What should the focus of the relief effort be? What does Haiti need right now? Haitians desperately want someone to take charge, to work through the bureaucracy and corruption, and to lay out a plan and vision for the future of Haiti. Removal of the rubble from the streets and communities is needed. Food, water, medicine and shelter, especially with the approaching rainy season, are vital. Jobs are needed to help rebuild the country and produce income. Schools and businesses must be reopened. Infrastructure must be built outside of Port Au Prince so that people will have opportunities if they move to the rural areas. Haitians want to help shape the future of their country and be a part of it, not become idle bystanders.
Last week the International Donors Conference Towards a New Future for Haiti was held in New York. Billions of dollars in assistance were pledged by the international community to Haiti over the next several years. Ensuring that those pledges become actual commitments is vital for Haiti’s reconstruction. Furthermore, economic assistance is only part of Haiti’s recovery and reconstruction. Responsible and responsive leadership is needed in Haiti. Ensuring that each and every Haitian receives the necessary resources to survive must be the goal of the international community in Haiti. How do you work towards accomplishing this goal? How do you ensure that aid is effective? Start by listening to the people.

Brian Price is a senior in Trumbull College.

Haiti's Most Wanted

Photo by John Carroll

Many of Haiti's most-wanted on the loose after earthquake
by Manuel Roig-Franzia

Wednesday, April 7, 2010; 1:59 PM

PORT-AU-PRINCE, HAITI -- Early one morning this month, in the buzz saw that is downtown Port-au-Prince, three men approached a police checkpoint, firing automatic weapons. When the shooting finally stopped, a seven-year veteran of the Haitian National Police force lay dead, his body riddled with bullets.

Police say the killers were dispatched by a gang leader named Ti Wilson, a menacing underworld force believed to control a kidnapping and robbery empire, who has taken to calling himself "Obama," presumably as a symbol of power. What was particularly unnerving about this killing is that Wilson would be behind bars now, if not for the Jan. 12 earthquake that shattered Port-au-Prince.

On that afternoon, while tens of thousands of Haitians were being crushed to death, Wilson and more than 4,500 other inmates slipped out of a wing of the National Penitentiary known as the "Titanic." Since then, Haitian and international police say, the most notorious of the escapees have begun terrorizing neighborhoods, stolen aid supplies and fought ever more pitched battles among themselves that threaten the stability of a fragile society still far from recovering from one of the worst disasters in recent memory.

As the gangs have gained confidence, their turf wars have suddenly spiked, filling the same city morgue that swelled with quake victims with gunshot victims: at least 50 in the past few weeks. After escaping, for instance, Wilson knocked off his main rival, a gangster known as Billy, who had taken over the imprisoned gang leader's kidnapping trade in the Fort Touron neighborhood, police say.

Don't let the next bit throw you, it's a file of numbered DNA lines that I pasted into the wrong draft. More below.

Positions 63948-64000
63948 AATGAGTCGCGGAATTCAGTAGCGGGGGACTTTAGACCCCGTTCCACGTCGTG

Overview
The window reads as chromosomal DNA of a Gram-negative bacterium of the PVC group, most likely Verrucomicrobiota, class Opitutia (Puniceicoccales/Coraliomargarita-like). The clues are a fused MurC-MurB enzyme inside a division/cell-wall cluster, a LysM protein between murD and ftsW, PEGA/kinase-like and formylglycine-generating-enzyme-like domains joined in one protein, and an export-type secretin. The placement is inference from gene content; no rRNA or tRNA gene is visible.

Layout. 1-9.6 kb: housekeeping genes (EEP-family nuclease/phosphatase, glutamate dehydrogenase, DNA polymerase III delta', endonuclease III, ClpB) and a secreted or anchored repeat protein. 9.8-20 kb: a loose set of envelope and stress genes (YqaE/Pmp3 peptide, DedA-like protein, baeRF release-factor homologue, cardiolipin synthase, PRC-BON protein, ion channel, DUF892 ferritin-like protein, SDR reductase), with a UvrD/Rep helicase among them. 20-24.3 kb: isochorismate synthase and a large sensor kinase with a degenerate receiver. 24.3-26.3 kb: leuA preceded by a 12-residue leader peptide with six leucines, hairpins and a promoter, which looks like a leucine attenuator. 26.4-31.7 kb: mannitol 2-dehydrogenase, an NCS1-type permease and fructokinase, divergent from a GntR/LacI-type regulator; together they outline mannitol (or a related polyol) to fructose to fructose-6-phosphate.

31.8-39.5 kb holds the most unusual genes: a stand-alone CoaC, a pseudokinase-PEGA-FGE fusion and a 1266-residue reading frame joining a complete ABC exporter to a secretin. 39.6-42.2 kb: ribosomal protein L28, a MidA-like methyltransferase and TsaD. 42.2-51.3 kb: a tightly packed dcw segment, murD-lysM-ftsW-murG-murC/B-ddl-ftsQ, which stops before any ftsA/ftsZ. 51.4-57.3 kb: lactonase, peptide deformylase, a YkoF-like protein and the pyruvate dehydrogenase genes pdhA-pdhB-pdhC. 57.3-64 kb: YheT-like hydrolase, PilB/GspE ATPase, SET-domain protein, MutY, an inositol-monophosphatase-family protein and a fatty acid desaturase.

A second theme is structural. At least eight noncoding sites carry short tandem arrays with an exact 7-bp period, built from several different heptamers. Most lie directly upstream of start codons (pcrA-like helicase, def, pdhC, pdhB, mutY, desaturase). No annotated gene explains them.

Gangs have charged into settlement camps slashing machetes to swipe food and water delivered by aid groups, stolen money from sidewalk vendors and gunned down passersby to steal as little as a few hundred Haitian gourdes, the nation's currency, police say. Officials say the spike in violence is particularly demoralizing because Haiti had made great strides to bring the gang problem under control prior to the earthquake.

In a series of heavily militarized offensives that peaked three years ago, U.N. police fought gunbattles block by block in neighborhoods controlled by gangs, such as the Cité Soleil slum, Boston and Martissant. The campaign crippled most of the major gangs and led to the arrest of the country's most notorious gang leaders, all of whom were sent to the National Penitentiary. Police say the kidnapping and homicide rates plummeted, but now those same gang leaders are being blamed for a resurgence of crime.

"It's like we've turned back the clock," Mario Andresol, Haiti's national police chief, said in an interview under the large, yellow-and-white striped, open-sided tent that now serves as his office. "I get frustrated. We spent four years getting them, and now they are on the run."

* * *

The prison break essentially unleashed Haiti's former most-wanted list -- all at once. Saint Victor, a bearlike 300-pound-plus former policeman arrested for drug trafficking, fled. Another escapee, Ti Wil, is suspected of killing the French consul in the northern city of Cap-Haitien several years ago. ("Ti," which thymes with "wee," is a common Haitian nickname that means "little.")The escapees also included Ti Blan, a charismatic gang leader from Cité Soleil, who was so brazen before his arrest that he frequently escorted foreign reporters on tours of his neighborhood. A person identifying himself as Blan called into a radio program recently, urging police not to arrest him because he had become a devout Christian while in prison.

Joseph DuPont, second-in-command of the Haitian National Police's downtown Port-au-Prince division, chuckled at Blan's plea. "Even in Haiti, being a Christian doesn't put you above the law," DuPont said.

The circumstances of the mass prison break remain clouded in controversy. Some exterior walls were damaged by the quake, but Andresol said that interior walls held firm. He is certain that some of the guards panicked and fled, many leaving behind their weapons, which the prisoners took. A small U.N. contingent, stationed outside the prison, also fled, Andresol said.